Why doesn't the electric potential constantly decrease in a circuit as the current moves from the positive to the negative terminal?
Details and Assumptions: 1. The wires show no resistance.
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In a normal electric circuit, with copper wires at ambient temperature, electric potential does decrease around the circuit, as there will be some resistance and so there has to be a voltage/potential gradient for the current to flow. Copper wires DO have some resistance, so your assumption is invalid in that case.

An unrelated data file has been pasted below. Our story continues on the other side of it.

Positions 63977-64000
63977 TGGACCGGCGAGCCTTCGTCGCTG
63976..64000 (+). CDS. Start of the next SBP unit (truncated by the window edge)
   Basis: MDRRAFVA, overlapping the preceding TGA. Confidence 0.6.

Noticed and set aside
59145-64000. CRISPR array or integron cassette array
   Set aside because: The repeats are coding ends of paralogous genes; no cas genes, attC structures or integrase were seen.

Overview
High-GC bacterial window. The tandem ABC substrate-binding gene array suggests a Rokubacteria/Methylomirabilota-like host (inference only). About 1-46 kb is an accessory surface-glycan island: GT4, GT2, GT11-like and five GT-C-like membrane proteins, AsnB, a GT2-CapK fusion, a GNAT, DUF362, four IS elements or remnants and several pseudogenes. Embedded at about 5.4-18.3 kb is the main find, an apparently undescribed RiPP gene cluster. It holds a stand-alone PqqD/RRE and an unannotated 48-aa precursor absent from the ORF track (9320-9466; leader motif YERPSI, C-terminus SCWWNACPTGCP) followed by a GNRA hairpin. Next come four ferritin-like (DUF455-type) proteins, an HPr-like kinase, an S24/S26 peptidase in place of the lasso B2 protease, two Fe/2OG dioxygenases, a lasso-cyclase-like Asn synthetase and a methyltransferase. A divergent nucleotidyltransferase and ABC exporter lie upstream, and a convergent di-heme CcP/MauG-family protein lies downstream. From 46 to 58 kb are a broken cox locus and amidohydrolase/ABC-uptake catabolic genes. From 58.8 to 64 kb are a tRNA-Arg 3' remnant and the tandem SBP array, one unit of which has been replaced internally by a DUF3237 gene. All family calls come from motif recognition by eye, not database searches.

However, your assumption would be valid for superconducting wires below their critical temperature. Here, the resistance is zero, which means that you can have a current flowing without needing to have any potential gradient or EMF to push it along.